George Meléndez Wright

George M. Wright

"...Sometimes while I am watching these birds on the water, the illusion of the untouchability of this wilderness becomes so strong that it is stronger
than reality, and the polished roadway becomes the illusion, the mirage that has no substance."

–George M. Wright (Fauna No. 2)

Although his career lasted less than a decade, George Meléndez Wright’s many contributions to the National Park Service are as valuable today as they were a century ago.

George Wright was born June 20, 1904 in San Francisco into a successful family; his father was a ship's captain and his mother's family held great political clout in her home country of El Salvador where two of Wright’s uncles had served as president. After losing both of his parents at a young age, his great aunt helped to raise him in the San Francisco area. Wright became an avid wildlife enthusiast early on, often hiking in the hills of the San Francisco Bay Area. His love of natural history led him to become a Boy Scout instructor during his teens, the President of the Audobon Club in high school, and later, to major in forestry at the University of California, Berkeley. During his college years, Wright often explored Yosemite’s backcountry as well as other parks on the west coast and helped lead students as a guide for the Sierra Club during the summer of 1922.

Wright spent a lot of time in national parks, keeping detailed notes and observations about wildlife and other natural resources. In 1927, Wright became assistant park naturalist in Yosemite National Park and was the first Hispanic person to occupy a professional role in the National Park Service. His contributions to the park were many: he regularly wrote natural history articles for Yosemite Nature Notes, and was a teacher of field classes in the park. Additionally, Wright also aided the development of the Yosemite Museum.

While assuming these roles, it was soon clear to Wright that wildlife management would become the focus of his National Park Service career. Wright noticed mismanagement of wildlife while living in Yosemite Valley; the abundance of deer, scarcity of mountain lions, presence of Tule elk, and the feeding of black bears for entertainment. Due to the sheer lack of staff devoted to wildlife, he took it upon himself to address the problems.

In 1928, Wright set out to establish a wildlife biology plan for the National Park Service (NPS). Despite being a newcomer to the NPS, Wright managed to gain permission for his project by personally assuming all costs, including travel, equipment, and staff salaries. Using more than half of his inheritance from his father, Wright solely funded his endeavor until July of 1931, when funding for wildlife biology became a regular portion of the National Park Service’s budget.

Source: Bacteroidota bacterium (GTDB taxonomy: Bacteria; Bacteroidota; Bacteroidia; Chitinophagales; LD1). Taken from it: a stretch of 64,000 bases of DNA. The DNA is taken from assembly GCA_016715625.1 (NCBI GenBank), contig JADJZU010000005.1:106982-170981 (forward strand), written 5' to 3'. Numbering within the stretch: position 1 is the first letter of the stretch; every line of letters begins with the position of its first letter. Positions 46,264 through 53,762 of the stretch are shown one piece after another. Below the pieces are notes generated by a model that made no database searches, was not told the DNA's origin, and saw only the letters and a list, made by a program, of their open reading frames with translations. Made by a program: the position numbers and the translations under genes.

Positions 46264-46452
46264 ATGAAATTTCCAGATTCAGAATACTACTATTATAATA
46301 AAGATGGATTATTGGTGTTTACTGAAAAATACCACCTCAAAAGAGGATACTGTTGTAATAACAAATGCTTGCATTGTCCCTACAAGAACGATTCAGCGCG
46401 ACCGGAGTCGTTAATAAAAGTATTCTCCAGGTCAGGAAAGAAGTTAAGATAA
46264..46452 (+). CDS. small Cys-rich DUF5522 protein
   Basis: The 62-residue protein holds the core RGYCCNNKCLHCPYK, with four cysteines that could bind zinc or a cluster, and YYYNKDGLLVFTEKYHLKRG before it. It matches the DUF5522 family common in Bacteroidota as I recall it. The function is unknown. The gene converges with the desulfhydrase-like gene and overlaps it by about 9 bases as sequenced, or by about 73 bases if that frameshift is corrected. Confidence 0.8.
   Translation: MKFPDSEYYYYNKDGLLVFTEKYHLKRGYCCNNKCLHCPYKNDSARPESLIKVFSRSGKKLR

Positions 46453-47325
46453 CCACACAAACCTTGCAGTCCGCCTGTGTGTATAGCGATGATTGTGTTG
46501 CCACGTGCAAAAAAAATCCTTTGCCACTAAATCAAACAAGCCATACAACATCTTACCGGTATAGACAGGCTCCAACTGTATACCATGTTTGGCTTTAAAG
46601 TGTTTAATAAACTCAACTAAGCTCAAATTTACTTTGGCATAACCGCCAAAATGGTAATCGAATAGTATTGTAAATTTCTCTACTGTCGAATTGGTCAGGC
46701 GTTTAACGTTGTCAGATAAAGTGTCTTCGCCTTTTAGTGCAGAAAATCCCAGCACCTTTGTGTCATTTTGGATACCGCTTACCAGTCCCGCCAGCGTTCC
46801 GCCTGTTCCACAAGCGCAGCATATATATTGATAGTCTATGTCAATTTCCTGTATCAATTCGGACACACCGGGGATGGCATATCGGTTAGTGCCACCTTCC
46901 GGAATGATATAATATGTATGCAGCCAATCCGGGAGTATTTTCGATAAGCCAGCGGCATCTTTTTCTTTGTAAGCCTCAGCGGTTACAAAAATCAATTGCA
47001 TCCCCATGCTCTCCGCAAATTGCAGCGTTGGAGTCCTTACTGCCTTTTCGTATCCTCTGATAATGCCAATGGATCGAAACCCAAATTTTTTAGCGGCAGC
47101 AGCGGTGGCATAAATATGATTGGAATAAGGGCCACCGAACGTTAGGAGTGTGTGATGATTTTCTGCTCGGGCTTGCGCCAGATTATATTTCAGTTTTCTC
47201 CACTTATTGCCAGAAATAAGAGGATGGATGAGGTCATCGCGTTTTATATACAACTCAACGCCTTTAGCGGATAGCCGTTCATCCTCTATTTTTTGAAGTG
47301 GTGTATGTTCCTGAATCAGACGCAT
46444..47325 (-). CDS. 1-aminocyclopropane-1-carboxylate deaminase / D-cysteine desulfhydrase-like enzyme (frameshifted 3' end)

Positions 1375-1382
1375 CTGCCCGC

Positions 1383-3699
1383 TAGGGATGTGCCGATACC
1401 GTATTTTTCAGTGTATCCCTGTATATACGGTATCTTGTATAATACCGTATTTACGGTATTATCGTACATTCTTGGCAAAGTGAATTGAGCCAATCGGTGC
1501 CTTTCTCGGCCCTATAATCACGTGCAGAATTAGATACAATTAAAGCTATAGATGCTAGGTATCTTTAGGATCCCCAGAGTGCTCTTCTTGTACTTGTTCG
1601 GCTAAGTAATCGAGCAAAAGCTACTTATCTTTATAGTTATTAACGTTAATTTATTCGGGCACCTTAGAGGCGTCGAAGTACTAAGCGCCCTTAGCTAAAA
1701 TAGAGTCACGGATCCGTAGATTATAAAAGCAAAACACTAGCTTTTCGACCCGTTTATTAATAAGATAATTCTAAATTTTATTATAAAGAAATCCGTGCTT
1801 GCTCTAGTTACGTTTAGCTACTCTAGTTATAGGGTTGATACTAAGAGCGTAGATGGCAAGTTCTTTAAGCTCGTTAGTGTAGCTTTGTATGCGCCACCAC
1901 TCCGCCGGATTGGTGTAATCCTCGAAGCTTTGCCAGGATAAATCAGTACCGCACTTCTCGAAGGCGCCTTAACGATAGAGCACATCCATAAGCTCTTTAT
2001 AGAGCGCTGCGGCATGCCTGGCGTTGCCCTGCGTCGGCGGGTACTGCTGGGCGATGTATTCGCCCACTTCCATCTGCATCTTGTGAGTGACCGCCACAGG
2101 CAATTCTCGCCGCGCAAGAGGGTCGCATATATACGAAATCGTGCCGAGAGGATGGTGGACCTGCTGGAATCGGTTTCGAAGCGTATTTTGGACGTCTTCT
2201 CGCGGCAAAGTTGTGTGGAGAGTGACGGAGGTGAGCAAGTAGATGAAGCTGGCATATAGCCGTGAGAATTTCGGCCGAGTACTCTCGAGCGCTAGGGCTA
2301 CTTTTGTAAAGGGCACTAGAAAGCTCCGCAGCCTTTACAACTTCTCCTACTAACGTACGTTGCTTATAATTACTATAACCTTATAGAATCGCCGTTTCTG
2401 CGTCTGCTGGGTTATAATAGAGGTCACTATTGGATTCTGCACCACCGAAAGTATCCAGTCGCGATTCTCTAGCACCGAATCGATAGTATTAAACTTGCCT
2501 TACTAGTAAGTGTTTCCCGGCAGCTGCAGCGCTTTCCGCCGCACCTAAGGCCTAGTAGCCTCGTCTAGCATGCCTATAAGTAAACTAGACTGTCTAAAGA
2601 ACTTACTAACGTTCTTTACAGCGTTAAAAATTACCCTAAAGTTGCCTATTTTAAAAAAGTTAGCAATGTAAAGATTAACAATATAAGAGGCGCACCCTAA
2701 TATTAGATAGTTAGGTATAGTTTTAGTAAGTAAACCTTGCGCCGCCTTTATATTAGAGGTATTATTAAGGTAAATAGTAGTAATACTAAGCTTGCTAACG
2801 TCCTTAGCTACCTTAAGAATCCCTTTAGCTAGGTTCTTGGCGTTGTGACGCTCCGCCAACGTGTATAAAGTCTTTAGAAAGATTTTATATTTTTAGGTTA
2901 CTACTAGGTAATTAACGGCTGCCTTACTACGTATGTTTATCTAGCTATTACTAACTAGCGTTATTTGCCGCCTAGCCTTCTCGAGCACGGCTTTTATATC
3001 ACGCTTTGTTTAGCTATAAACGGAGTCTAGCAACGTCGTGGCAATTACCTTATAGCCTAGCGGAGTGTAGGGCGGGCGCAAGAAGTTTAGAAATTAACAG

Joined by his colleagues Joseph Dixon and Ben Thompson, Wright compiled their enormous body of field research into a report, Fauna No. 1. After a second survey, Wright and Thompson compiled and published Fauna No. 2.

A man stands in an open wetland with a camera, a moose stands in the distance
Wright takes a moving picture of a cow moose during a field survey in Yellowstone National Park.

Fauna No. 1 became the authoritative text on wildlife management in the parks for over 30 years. It included recommendations well ahead of its time, such as the use of bear-proof lockers to reduce human-bear conflict, a practice that would ultimately be adopted decades later.

During the initial seasons of his wildlife surveys, Wright became aware of the frequent killings of predators in national parks across the nation—often witnessing park employees shoot and trap coyotes, eagles, and even badgers. Wright documented these issues and made the case for a service-wide wildlife division.

In 1933, National Park Service Director Horace Albright established the Wildlife Division of the National Park Service, naming Wright the first division chief. From then until his untimely passing a few years later, Wright led the Wildlife Division at the headquarters in Washington, D.C. In 1934, President Franklin D. Roosevelt appointed him to head the National Resources Board. He spent the next two years traveling to areas and researching areas where new national parks could be established, such as Everglades National Park.

Many of Wright’s ideas are easy to take for granted as fundamentals of conservation biology, but they were bold and unprecedented in the 1920s and 1930s. Although many of his policies were not fully embraced until decades after his death, he was a visionary whose ideals are still reflected in modern-day park management approaches nearly 100 years later.

In 1936, while traveling from newly established Big Bend National Park in Texas to Tucson, Arizona, an oncoming vehicle collided with Wright’s vehicle, killing his passenger immediately, and Wright the following morning. At just 31, he left a lasting legacy in the National Park Service as well as the broader wildlife biologist community. After the loss of his strong leadership, the Wildlife Division struggled to obtain funding, adequate staffing, and political clout within the National Park Service for many years, with few wildlife biologists on staff and very limited research projects. The environmental movement of the 1960s saw the beginnings of a sea change within the National Park Service’s scientific endeavors, which gradually expanded in size and scope in the following decades, picking up where Wright’s legacy left off decades prior.

Wright is honored with mountains named after him in both Denali National Park & Preserve as well as Big Bend National Park.

Last updated: November 22, 2023

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